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Family heartbreak revealed in Tesla race discrimination damages trial

Owen Diaz told the jury he felt helpless when he saw his son — who he'd encouraged to get a job at the Tesla plant too — suffering the same racist abuse he’d been enduring himself.

SAN FRANCISCO (CN) — Jurors heard emotional testimony from the lead plaintiff in the damages portion of the racial discrimination trial of Tesla Motors Wednesday morning.

Minutes into his examination by attorney Larry Organ, Owen Diaz, 55, began to tear up as he recounted his anger after learning the meaning of a Spanish word one of his co-workers had been taunting him with.

Diaz, a Black man, had memorized the words he heard and then translated them with the help of an online translator. The word meant “porch monkey,” a derogatory term aimed at Black people implying they’re too lazy to work.

U.S. District Judge William Orrick III called for a 15-minute recess so Diaz could compose himself. Once he was back on the witness stand, Organ continued by asking Diaz why it was so upsetting.

“It really hurt,” Diaz replied. “It’s hard to talk about this. It was humiliating.”

Diaz, an elevator operator at the 5.5 million square foot factory, sued Tesla in 2017 claiming he was subjected to racist epithets and harassment, including a derogatory racist drawing of a Black figure, based on the 1940s-era cartoon character Caveman Inki, wearing a bone in his hair with exaggerated facial features.

A jury in 2021 awarded Diaz $137 million in damages, with nearly $7 million allotted for emotional distress and the rest as punitive damages. Orrick III reduced the award to $15 million while still upholding the jury’s findings.

Tesla had pushed to limit the damage to $600,000. Diaz, however, eventually rejected the award, saying it wasn't punitive enough. This week’s trial is to determine new damages.

Diaz said he had been excited to start work at Tesla because of the company’s cutting edge technology and its part in weaning the world off fossil fuels. His ID badge, given to him when he started work, sported a photo of Diaz grinning ear to ear from his excitement about landing a job at the Tesla factory.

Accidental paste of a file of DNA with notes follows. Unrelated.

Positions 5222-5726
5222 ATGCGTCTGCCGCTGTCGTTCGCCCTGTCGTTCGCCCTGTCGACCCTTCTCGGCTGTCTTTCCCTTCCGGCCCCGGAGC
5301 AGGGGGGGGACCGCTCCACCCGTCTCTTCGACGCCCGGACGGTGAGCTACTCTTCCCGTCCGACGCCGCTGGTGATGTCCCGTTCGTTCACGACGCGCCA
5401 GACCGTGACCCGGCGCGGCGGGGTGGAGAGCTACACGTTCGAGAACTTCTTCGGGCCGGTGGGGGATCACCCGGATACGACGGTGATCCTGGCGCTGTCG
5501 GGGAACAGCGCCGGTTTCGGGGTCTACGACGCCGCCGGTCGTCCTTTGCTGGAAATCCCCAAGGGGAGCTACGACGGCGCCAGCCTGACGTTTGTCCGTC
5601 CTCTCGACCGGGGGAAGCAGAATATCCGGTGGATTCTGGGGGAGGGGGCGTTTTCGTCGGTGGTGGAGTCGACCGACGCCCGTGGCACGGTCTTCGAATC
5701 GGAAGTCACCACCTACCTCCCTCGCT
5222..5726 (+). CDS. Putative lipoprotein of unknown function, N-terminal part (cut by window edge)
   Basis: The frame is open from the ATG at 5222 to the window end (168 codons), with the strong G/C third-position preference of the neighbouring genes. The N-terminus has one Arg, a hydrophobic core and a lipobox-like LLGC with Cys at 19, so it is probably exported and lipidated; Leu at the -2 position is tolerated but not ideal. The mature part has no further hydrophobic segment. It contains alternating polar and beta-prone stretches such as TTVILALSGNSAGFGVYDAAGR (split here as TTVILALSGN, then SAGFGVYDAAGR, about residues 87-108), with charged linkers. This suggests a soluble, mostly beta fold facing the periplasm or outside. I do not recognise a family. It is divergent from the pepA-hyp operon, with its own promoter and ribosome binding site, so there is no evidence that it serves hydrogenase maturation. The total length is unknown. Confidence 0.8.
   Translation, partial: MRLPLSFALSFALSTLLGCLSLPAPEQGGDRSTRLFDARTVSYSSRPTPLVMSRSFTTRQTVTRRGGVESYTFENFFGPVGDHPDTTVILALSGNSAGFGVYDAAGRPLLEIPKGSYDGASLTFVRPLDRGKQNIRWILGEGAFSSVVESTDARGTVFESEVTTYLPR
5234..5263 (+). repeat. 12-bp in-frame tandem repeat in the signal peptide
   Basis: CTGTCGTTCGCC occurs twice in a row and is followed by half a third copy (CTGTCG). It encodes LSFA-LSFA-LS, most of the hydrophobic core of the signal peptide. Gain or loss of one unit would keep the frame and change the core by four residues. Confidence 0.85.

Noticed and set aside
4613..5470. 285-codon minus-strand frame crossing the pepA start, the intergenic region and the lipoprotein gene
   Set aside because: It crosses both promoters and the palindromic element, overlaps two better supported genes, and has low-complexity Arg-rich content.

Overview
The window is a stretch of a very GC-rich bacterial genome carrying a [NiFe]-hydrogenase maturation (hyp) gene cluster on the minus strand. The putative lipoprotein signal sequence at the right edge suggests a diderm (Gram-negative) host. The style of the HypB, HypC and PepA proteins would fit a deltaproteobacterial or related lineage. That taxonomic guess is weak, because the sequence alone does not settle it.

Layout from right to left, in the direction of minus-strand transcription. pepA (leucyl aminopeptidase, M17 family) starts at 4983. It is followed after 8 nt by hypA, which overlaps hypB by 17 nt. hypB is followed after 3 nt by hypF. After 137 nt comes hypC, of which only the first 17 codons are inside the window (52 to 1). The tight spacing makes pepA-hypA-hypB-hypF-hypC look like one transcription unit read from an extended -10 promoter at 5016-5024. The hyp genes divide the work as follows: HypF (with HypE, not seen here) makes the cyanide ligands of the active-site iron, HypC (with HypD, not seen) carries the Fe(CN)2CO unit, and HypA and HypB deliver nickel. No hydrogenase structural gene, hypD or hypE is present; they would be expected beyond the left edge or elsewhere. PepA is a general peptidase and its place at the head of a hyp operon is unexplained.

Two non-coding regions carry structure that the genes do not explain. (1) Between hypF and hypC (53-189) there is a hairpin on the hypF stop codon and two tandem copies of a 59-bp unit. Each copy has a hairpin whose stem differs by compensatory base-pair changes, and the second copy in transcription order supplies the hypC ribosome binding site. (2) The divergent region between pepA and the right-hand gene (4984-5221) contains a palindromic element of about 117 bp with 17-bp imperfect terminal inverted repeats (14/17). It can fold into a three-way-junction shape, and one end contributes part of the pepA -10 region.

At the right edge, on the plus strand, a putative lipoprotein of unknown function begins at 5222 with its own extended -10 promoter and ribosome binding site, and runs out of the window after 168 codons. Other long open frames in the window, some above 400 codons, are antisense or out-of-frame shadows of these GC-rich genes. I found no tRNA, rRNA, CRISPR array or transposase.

His time at Tesla, however, had been anything but easy, and he told the jury the stress from year he had spent working for the electric car manufacturer had taken an enormous toll on his mental health and destroyed his relationship with his son, Demetric Di-az.

Diaz convinced his son — then 19 and just out of high school — to apply for work at the auto factory but, already wary of conditions at Tesla based upon his own experiences up to that point, he suggested Di-az apply through another contractor to work in another part of the factory. The young man got a job in a different part of the plant but the racism Diaz had hoped his son might avoid was rife throughout the facility, Diaz said.

One day, Diaz decided to surprise his son for lunch and wandered over to the part of the factory where he worked. It was there he found the young man being verbally abused by a Caucasian manager who called him the N-word — a manager who had seniority over Diaz as well.

The father told the jury he felt helpless when he saw his son suffering the same abuse he’d been enduring himself. Fearful of losing a much needed job — Diaz told the jury he was living paycheck to paycheck — he declined to step in. That inaction, he said, cost him his relationship with his son who lost respect for the father who did nothing.

“If I knew what I know now, I would never have brought him in,” a visibly distraught Diaz said. The father recounted that he had coached his son’s basketball and football teams, but that day he was unable to help.

Diaz’s attorney asked him if it was difficult to discuss this in open court. It was, Diaz replied, choking back tears. He had tried to leave work at work, he explained, and never talked about his experiences at the plant with his family.

Edward Ramon, who was Diaz’s supervisor, also testified. Ramon had reported to his own supervisors that, in one incident involving Diaz, no one had used racist epithets against him after another supervisor, Tamotsu Kawasaki, had already reported otherwise. Consequently, no investigation was launched.

Another co-worker and supervisor, Ramon Martinez, testified he hadn’t intended his drawing of Caveman Inki, drawn on a bale of cardboard and placed precisely where Diaz would be sure to see it, to be seen as an insult.

Inki was a character he remembered from his childhood, he said, although he acknowledged he had had an earlier altercation with Diaz and had complained to supervisors about unprofessional behavior by Diaz.

Jurors heard videotaped testimony from Erin Marconi, at the time a human resources specialist at the Tesla plant. She told the jury she frequently handled disputes between Tesla employees but rarely between employees of the contractors who oversaw many of the factory’s day-to-day operations.

Marconi told the jury she couldn’t recall any investigations surrounding use of the N-word and had no memory of the incident involving the drawing of Caveman Inki.

The trial is expected to wrap up Friday.  


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